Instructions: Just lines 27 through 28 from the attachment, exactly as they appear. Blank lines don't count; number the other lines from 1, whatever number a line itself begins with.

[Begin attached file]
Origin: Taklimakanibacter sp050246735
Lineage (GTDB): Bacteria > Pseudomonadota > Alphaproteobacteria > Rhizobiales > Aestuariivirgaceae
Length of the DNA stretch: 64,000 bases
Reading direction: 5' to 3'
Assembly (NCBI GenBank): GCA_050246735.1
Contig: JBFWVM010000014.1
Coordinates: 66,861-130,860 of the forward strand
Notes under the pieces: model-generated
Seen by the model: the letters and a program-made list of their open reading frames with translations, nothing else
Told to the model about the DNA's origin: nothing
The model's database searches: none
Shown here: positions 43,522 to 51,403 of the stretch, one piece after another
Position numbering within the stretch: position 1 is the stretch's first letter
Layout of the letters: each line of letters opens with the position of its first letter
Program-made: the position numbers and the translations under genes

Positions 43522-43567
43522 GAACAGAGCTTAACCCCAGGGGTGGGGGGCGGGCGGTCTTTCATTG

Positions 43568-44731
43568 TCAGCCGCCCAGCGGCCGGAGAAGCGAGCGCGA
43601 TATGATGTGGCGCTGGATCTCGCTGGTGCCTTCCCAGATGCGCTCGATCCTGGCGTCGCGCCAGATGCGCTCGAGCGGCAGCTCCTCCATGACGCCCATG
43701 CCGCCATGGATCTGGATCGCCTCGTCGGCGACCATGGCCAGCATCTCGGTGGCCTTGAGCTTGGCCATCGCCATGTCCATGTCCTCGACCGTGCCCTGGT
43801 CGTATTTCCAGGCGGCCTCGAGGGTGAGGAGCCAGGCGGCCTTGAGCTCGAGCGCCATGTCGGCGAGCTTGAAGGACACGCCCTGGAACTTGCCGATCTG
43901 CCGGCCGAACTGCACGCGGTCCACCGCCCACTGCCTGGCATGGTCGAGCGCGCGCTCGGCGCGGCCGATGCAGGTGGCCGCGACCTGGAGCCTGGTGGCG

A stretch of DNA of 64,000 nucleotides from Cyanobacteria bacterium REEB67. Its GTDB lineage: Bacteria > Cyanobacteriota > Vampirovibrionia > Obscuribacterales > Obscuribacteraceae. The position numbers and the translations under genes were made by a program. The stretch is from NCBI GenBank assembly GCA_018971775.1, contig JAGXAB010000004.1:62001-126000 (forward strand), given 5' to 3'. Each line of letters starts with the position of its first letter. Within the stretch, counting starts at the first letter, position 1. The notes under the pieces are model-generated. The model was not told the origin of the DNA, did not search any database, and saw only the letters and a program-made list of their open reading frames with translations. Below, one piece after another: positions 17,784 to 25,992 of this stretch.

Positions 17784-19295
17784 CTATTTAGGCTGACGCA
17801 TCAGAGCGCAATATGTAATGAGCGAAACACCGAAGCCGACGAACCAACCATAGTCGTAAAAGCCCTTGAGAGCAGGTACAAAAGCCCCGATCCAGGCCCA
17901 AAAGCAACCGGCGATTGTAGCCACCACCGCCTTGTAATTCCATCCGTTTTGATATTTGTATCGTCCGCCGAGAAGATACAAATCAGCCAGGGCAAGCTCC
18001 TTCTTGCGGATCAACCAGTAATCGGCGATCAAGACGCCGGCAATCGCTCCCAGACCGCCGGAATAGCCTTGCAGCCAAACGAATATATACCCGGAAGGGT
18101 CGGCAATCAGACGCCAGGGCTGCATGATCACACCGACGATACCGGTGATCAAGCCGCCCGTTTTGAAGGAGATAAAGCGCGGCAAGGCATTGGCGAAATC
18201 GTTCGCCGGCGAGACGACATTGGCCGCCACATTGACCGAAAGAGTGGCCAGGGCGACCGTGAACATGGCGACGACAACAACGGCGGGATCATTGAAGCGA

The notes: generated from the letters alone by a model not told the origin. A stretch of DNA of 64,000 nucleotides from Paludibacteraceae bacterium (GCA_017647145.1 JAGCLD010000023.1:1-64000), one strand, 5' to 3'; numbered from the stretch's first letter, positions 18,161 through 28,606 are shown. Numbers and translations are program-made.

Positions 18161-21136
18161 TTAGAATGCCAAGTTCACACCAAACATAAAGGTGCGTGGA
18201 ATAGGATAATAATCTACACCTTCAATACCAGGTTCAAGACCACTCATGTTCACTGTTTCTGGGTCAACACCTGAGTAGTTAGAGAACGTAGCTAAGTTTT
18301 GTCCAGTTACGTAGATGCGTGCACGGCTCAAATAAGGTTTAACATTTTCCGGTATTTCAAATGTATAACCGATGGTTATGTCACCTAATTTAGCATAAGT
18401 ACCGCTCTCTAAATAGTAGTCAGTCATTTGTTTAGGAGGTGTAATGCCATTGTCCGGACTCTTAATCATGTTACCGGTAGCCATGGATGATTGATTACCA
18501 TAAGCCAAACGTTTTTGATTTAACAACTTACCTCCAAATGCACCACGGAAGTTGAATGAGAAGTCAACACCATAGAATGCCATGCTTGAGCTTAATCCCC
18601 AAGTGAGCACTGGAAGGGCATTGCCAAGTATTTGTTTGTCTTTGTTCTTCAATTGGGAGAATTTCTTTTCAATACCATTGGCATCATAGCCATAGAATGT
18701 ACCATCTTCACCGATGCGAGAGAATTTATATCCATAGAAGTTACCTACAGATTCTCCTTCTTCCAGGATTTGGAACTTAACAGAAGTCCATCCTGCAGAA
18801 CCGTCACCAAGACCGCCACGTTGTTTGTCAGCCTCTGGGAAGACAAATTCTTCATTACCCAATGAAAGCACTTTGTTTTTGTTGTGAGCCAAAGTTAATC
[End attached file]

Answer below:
17801 TCAGAGCGCAATATGTAATGAGCGAAACACCGAAGCCGACGAACCAACCATAGTCGTAAAAGCCCTTGAGAGCAGGTACAAAAGCCCCGATCCAGGCCCA
17901 AAAGCAACCGGCGATTGTAGCCACCACCGCCTTGTAATTCCATCCGTTTTGATATTTGTATCGTCCGCCGAGAAGATACAAATCAGCCAGGGCAAGCTCC